Home > Journals > The Journal of Sports Medicine and Physical Fitness > Past Issues > The Journal of Sports Medicine and Physical Fitness 2003 March;43(1) > The Journal of Sports Medicine and Physical Fitness 2003 March;43(1):21-7

CURRENT ISSUE
 

ARTICLE TOOLS

Reprints

THE JOURNAL OF SPORTS MEDICINE AND PHYSICAL FITNESS

A Journal on Applied Physiology, Biomechanics, Preventive Medicine,
Sports Medicine and Traumatology, Sports Psychology


Indexed/Abstracted in: Chemical Abstracts, CINAHL, Current Contents/Clinical Medicine, EMBASE, PubMed/MEDLINE, Science Citation Index Expanded (SciSearch), Scopus
Impact Factor 1,215


eTOC

 

Original articles  EXERCISE PHYSIOLOGY AND BIOMECHANICS


The Journal of Sports Medicine and Physical Fitness 2003 March;43(1):21-7

Copyright © 2009 EDIZIONI MINERVA MEDICA

language: English

Effects of running, static stretching and practice jumps on explosive force production and jumping performance

Young W. B. 1, Behm D. G. 2

1 School of Human Movement and Sport Sciences University of Ballarat, Ballarat, Victoria, Australia 2 School of Human Kinetics and Recreation Memorial University of Newfoundland, St. John’s Newfoundland, Canada


PDF  


Aim. The inter­ac­tion ­between run­ning, ­stretching and prac­tice ­jumps ­during ­warm-up for ­jumping ­tests has not ­been inves­ti­gated. The pur­pose of the ­present ­study was to com­pare the ­effects of run­ning, ­static ­stretching of the leg exten­sors and prac­tice ­jumps on explo­sive ­force pro­duc­tion and ­jumping per­for­mance.
­Methods. Six­teen vol­un­teers (13 ­male and 3 ­female) par­tic­i­pated in ­five dif­ferent ­warm-ups in a ran­dom­ised ­order ­prior to the per­for­mance of two ­jumping ­tests. The ­warm-ups ­were con­trol, 4 min run, ­static ­stretch, run + ­stretch, and run + ­stretch + prac­tice ­jumps. ­After a 2 min ­rest, a con­cen­tric ­jump and a ­drop ­jump ­were per­formed, ­which ­yielded 6 var­i­ables ­expressing ­fast ­force pro­duc­tion and ­jumping per­for­mance of the leg ­extensor mus­cles (con­cen­tric ­jump ­height, ­peak ­force, ­rate of ­force devel­oped, ­drop ­jump ­height, con­tact ­time and ­height/­time).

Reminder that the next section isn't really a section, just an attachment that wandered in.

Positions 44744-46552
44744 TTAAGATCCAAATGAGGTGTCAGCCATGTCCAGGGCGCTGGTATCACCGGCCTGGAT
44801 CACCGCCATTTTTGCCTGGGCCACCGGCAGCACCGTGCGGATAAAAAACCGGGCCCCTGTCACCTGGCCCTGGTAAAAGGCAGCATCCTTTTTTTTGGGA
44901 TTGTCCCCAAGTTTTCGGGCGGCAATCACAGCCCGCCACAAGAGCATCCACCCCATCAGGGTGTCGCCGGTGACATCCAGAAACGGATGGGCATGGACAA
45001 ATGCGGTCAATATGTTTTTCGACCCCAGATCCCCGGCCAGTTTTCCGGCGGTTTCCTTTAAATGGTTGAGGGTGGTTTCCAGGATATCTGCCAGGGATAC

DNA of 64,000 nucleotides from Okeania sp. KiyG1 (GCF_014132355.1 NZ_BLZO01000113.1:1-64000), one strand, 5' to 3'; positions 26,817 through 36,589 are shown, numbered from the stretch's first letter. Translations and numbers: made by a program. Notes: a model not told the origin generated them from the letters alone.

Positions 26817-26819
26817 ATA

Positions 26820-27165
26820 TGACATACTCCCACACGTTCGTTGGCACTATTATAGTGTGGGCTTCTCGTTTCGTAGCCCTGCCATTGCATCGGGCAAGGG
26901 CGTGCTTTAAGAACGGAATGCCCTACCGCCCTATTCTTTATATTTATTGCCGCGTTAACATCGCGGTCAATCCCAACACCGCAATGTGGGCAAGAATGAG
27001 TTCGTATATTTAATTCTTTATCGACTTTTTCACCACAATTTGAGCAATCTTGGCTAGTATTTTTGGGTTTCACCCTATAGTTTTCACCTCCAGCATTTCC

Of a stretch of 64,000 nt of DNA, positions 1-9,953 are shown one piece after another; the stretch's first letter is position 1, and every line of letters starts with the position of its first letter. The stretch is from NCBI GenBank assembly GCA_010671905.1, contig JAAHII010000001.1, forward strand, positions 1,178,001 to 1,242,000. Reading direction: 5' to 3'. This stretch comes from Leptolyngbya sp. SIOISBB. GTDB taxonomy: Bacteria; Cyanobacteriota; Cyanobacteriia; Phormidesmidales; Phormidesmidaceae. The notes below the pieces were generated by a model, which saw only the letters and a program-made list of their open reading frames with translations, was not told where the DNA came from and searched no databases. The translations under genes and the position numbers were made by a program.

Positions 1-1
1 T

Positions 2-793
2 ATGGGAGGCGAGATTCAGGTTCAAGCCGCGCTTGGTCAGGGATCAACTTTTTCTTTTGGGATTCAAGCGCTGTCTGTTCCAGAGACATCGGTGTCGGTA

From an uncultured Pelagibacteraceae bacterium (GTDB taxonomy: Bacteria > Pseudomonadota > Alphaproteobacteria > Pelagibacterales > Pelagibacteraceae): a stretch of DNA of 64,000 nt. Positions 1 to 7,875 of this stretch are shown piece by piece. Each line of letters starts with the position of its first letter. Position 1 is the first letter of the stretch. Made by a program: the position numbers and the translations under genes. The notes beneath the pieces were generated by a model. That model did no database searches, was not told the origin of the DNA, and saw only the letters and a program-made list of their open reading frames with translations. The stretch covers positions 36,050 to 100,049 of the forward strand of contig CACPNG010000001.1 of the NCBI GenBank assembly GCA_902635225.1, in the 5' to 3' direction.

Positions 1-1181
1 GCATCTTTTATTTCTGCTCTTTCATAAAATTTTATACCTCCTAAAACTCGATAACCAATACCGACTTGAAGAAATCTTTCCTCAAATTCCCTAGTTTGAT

­Results. Gen­er­ally the ­stretching ­warm-up pro­duced the ­lowest ­values and the run or run + ­stretch + ­jumps ­warm-ups pro­duced the ­highest ­values of explo­sive ­force pro­duc­tion. ­There ­were no sig­nif­i­cant dif­fer­ences (p<0.05) ­between the con­trol and run + ­stretch ­warm-ups, ­whereas the run ­yielded sig­nif­i­cantly ­better ­scores ­than the run + ­stretch ­warm-up for ­drop ­jump ­height (3.2%), con­cen­tric ­jump ­height (3.4%) and ­peak con­cen­tric ­force (2.7%) and ­rate of ­force devel­oped (15.4%).
Con­clu­sion. The ­results indi­cated ­that sub­max­imum run­ning and prac­tice ­jumps had a pos­i­tive ­effect ­whereas ­static ­stretching had a neg­a­tive influ­ence on explo­sive ­force and ­jumping per­for­mance. It was sug­gested ­that an alter­na­tive for ­static ­stretching ­should be con­sid­ered in ­warm-ups ­prior to ­power activ­ities.

top of page

Publication History

Cite this article as

Corresponding author e-mail